Twice now in five days, seventh-seeded UW has walked onto an opponent’s home floor and walked all over the host team. Friday, it was an 85-72 win over third-seeded Kentucky, and four days earlier, it was a 74-65 win over second-seeded Maryland.

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LEXINGTON, Ky. — Don’t you dare say “Cinderella,” because that’s not what this is.

This run has nothing to do with stars aligning or Lady Luck picking a favorite.

You won’t find a glass slipper on the Washington women’s basketball team’s foot. The only thing that foot is doing is kicking butt.

Seriously, if anything, the Huskies are acting more like Cinderella’s stepsisters. They have been ruthless, merciless, and through three games, relentless. Did you see what they just did to Kentucky? They didn’t just beat the Wildcats — they beat them down.

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Twice now in five days, seventh-seeded UW has walked onto an opponent’s home floor and walked all over the host team. Friday, it was an 85-72 win over third-seeded Kentucky, and four days earlier, it was a 74-65 win over second-seeded Maryland.

In both cases, you have to think most everyone in attendance was expecting the Huskies to be sent home. Instead, the Huskies sent a message.

“I’m pretty sure everyone had the other team that’s playing us winning every game,” said UW center Chantel Osahor, “We know how good we are. We have a chip on our shoulder, and we just know if we go play our game that the results will take care of itself.”

You can tell the players believe by talking to them, and you can tell by looking at them, too. After crushing Kentucky in front of 8,509 fans, UW’s’ celebration-level was a 3 out of 10 at best.

Kelsey Plum gave a little fist pump and Talia Walton gave a little chest bump, but aside from that, the Huskies who actually logged minutes were as subdued as sheep.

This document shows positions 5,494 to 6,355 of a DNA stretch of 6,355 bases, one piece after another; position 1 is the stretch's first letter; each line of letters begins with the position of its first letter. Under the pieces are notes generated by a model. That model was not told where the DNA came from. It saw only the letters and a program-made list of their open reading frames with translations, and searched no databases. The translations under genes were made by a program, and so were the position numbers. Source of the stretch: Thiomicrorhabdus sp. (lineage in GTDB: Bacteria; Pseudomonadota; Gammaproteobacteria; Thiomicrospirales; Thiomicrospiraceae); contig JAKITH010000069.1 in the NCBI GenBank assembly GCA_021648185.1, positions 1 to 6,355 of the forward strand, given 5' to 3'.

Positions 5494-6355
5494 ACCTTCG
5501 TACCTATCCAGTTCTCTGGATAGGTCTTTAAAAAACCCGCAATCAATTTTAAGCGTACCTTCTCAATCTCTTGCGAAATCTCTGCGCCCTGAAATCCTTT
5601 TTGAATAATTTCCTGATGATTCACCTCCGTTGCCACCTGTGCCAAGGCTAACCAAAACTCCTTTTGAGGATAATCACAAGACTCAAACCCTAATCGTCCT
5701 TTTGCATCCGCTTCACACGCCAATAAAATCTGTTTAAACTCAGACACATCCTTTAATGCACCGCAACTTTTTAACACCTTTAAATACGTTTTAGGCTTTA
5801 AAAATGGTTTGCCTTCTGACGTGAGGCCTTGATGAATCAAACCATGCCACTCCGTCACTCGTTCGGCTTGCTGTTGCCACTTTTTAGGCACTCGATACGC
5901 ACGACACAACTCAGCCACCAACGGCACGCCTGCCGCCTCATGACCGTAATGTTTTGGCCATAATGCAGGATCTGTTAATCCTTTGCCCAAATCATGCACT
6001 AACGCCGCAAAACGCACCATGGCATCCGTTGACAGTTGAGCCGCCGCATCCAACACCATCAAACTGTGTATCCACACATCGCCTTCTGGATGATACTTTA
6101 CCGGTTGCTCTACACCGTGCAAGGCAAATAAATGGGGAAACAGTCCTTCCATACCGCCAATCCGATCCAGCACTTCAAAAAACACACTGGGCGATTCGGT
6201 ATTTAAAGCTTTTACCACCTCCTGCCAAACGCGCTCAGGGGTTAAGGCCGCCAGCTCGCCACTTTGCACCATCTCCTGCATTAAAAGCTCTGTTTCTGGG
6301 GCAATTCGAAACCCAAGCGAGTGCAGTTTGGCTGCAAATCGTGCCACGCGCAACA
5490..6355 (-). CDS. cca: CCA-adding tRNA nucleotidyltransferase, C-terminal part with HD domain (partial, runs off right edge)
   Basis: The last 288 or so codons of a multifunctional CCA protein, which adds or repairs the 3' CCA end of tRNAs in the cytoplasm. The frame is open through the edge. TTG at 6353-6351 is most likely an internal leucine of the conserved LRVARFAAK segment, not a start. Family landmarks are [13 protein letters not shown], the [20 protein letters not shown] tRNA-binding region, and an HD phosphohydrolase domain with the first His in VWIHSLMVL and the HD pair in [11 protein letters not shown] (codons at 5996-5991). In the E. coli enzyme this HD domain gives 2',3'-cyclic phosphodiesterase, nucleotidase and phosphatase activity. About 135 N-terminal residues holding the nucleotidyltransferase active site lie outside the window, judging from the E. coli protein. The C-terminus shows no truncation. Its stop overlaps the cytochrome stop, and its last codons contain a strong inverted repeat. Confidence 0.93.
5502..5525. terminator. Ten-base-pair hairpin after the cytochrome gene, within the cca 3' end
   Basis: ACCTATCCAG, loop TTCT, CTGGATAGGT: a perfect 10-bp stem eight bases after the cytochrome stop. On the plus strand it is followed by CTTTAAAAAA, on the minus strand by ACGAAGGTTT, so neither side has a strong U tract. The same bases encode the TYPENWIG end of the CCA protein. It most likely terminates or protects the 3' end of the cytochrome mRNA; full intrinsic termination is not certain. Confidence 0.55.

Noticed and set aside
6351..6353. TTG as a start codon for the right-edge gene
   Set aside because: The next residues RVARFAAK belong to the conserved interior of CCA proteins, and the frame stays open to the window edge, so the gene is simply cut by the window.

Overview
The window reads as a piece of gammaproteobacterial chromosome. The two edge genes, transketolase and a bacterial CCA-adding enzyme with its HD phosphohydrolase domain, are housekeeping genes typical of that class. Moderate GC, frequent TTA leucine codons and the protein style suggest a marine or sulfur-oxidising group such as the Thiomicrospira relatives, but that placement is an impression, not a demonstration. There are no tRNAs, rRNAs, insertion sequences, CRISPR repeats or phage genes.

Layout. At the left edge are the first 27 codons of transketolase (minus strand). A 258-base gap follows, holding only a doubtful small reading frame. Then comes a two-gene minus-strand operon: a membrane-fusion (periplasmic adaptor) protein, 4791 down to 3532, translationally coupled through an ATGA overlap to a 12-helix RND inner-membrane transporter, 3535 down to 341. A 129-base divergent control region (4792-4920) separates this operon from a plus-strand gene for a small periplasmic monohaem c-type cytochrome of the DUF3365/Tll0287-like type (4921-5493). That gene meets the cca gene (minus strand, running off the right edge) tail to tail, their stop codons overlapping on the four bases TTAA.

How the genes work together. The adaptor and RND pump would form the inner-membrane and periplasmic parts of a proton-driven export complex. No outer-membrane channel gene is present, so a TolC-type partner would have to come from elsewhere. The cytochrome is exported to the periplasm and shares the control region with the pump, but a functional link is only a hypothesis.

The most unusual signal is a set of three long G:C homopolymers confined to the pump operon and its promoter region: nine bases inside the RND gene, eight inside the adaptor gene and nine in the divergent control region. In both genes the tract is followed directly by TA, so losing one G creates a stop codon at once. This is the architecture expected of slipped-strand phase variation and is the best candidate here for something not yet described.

Plum said the reason was because they wanted to be classy, but you have to think it was more than that. Three games into a potential six-game tournament, these gals feel like they’re only halfway done.

And why wouldn’t they?

When their three best players were on the court, the Huskies outscored Kentucky by 17. They got 30 points from Walton, 23 points and seven assists from Plum, and 19 points and 17 rebounds from Osahor.

When Kentucky would swarm Plum, she’d find Osahor for an open three-pointer. When Kentucky would close out on Osahor, she’d find Plum on a backdoor or Walton in the post. It wasn’t pick your poison — it was pick your poisons. The Huskies’ logo might as well have been a skull and crossbones.

After the game, Wildcats coach Matthew Mitchell didn’t hold back his acclaim for UW.

“They’re definitely capable of going to the Final Four,” he said. “I think that if they shot the ball the way they do — and they’ve got three really big-time scorers, at least they did tonight — they can go a long way.”

Of course, the million-dollar question is: If Washington is this good, how did it lose 10 games, finish the regular season out of the AP top 25, and get slapped with a seven seed? Well, Huskies coach Mike Neighbors has an answer.

He noted how his team has played 13 games against top-25 teams. He mentioned how the cutthroat nature of the Pac-12 — which had the top RPI in the country —makes NCAA tournament play feel like a breather. He asserted that because of the brutal nonconference schedules he insists on signing up for, his teams will always have a double-digit loss total.

But he concluded that because of all those challenges, when it comes time to Dance, “we’re built for this.”

It doesn’t hurt that, with Plum (26.2 ppg), UW has the fourth leading scorer in the country. It doesn’t hurt that, in her, they have a player who can score 16 points in the second half, as she did Friday.

But while it’s essential to have a star to win at this stage, this team is a lot more than one player.

Sunday, the Huskies will take on Stanford in hopes of reaching their first Final Four in program history. They can do it, too.

This may not be a fairy tale — but that doesn’t mean there can’t be a happy ending.